Anna Martha Vaitses Fontanari, Diego Luiz Rovaris, Angelo Brandelli Costa, Andrew Pasley, Renata Basso Cupertino, Bianca Machado Borba Soll, Karine Schwarz, Dhiordan Cardoso da Silva, André Oliveira Borba, Andressa Mueller, Claiton Henrique Dotto Bau, Maria Inês Rodrigues Lobato
A history of childhood maltreatment (HCM) has been associated with detrimental psychiatric outcomes. This is particularly true for transgender, for whom there is initial evidence that HCM may be associated with psychiatric morbidity. Our study aimed to further characterize the relationship between HCM and the development of mental disorder in adult life, based on a sample of Brazilian transgender women. Cross-sectional data were collected from a consecutive sample of 289 transgender women who attended the Hospital Clínicas clinic for gender dysphoria, in Porto Alegre, between 1998 and 2014...
November 12, 2016: Journal of Immigrant and Minority Health
Ana F Abraído-Lanza, Rachel C Shelton, Mariana Cunha Martins, Danielle M Crookes
Physical activity promotes health and is important for preventing chronic conditions, such as obesity and cardiovascular disease. Little is known about factors associated with different types of PA among Latina women, particularly Dominicans, who now constitute the fifth largest group of Latinos in the United States. The purpose of this study was to examine whether occupational physical activity, acculturation, familism, and norms held by family and friends are associated with three types of PA: vigorous and moderate leisure-time physical activity (LTPA), and resistance training...
November 11, 2016: Journal of Immigrant and Minority Health
Gaukhar Mergenova, Stacey A Shaw, Assel Terlikbayeva, Louisa Gilbert, Lenore Gensburg, Sholpan Primbetova, Nabila El-Bassel
: Migration processes are listed within the primary factors facilitating the heterosexual spread of HIV. The study examines the relationship between social support, sexual HIV risk behaviors and sexually transmitted infections (STIs) among 1342 male migrant and non-migrant market workers from Barakholka Market in Almaty, Kazakhstan. RESULTS: (1) higher level of perceived social support [Enhancing Recovery in Coronary Heart Disease (ENRICHD) Social Support Instrument (ESSI score)] was associated with a lower likelihood of having sex with a female sex worker (FSW) [OR = 0...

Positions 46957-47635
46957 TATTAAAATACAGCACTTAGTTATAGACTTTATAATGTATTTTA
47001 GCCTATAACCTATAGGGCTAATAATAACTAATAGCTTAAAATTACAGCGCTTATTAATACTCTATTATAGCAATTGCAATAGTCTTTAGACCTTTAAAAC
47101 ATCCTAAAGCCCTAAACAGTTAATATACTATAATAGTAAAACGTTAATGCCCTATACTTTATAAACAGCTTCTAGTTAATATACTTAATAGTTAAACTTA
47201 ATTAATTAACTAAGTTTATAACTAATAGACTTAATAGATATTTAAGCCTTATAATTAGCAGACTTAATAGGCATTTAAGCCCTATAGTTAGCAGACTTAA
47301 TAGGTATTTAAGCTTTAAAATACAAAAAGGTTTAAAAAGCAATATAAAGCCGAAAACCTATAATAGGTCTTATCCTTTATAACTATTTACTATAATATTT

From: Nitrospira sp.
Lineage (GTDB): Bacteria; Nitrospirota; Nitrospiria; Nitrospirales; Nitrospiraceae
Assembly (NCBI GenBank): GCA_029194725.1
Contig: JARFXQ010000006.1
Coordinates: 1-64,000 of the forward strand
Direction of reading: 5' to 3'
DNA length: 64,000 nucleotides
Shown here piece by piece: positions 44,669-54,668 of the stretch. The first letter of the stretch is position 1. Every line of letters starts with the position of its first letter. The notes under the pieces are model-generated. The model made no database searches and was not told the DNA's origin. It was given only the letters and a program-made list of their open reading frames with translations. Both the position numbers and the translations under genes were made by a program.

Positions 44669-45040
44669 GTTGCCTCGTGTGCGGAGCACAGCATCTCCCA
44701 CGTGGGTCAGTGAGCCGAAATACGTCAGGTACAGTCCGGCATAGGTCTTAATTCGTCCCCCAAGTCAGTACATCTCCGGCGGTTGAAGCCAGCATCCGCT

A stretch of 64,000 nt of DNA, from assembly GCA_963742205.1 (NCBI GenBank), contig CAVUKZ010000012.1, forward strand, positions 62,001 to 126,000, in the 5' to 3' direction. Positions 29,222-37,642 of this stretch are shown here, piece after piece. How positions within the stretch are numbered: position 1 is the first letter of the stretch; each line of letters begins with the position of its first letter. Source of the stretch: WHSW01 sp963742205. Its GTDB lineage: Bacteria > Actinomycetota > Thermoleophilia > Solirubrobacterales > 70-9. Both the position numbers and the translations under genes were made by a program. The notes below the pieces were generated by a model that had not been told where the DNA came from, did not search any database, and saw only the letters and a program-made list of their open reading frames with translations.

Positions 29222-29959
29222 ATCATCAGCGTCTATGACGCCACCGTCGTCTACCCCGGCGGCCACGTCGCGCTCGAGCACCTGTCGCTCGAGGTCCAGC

November 10, 2016: Journal of Immigrant and Minority Health
Daniel P Miller, Jina Chang, Yoonsook Ha, Linda Sprague Martinez
Although research consistently points to higher rates of food insecurity (FI) among children of immigrants (COI), this is the first study to examine longitudinal trajectories of FI for this group. We used growth curve modeling and data from the 1998 Early Childhood Longitudinal Study-Kindergarten Cohort to compare trajectories of FI for COI and children of U.S.-born parents. After controlling for socioeconomic status and participation in nutrition programs, first- and second-generation COI had significantly higher initial and ongoing rates of FI compared to children of U...
November 9, 2016: Journal of Immigrant and Minority Health
Claudia X Aguado Loi, Teresa M Nesman, Ping Xu, Teletia R Taylor, Susan McMillan, Jeffrey P Krischer, Vida L Tyc, Margaret Gross-King, Viki Huegel
This study evaluated whether a self-administered stress management training (SSMT) could improve quality of life (QOL) and reduce distress among Hispanics receiving chemotherapy across multiple community clinical settings. Participants were randomized to receive SSMT (n = 106) or usual care (UCO) (n = 113). The primary outcome-QOL (SF-36) and secondary outcomes depression (CES-D), and anxiety (STAI) were assessed longitudinally over four chemotherapy cycles. Acculturation (BAS) and patients' intervention adherence were assessed...
November 5, 2016: Journal of Immigrant and Minority Health
Tawandra L Rowell-Cunsolo, Yamnia I Cortes, Yue Long, Erida Castro-Rivas, Jianfang Liu
In the United States, human immunodeficiency virus (HIV) has a disproportionately large impact on Latino Americans. This study assessed the acceptability of rapid HIV testing among a sample of Latinos from New York City. A cross-sectional study was conducted with 192 participants from The Washington Heights/Inwood Informatics Infrastructure for Community-Centered Comparative Effectiveness Research (WICER) study. Participants were interviewed and offered rapid HIV testing and post-test counseling. Seventy-five percent (n = 143) accepted rapid HIV testing when offered...
November 4, 2016: Journal of Immigrant and Minority Health
Charles R Rogers, Patricia Goodson, Ogechi Jessica Obidike
The Male Role Norms, Knowledge, Attitudes, and Perceptions associated with Colorectal Cancer Screening (MKAP-CRCS) survey was developed to assess the attitudes, knowledge, male role norms, perceived barriers, and perceived subjective norms associated with screening for colorectal cancer (CRC) among young adult African American men. There is a critical need for exploring the complex factors that may shape attitudes towards CRC screening among men who are younger (i.e., ages 19-45) than those traditionally assessed by clinicians and health promotion researchers (age 50 and older)...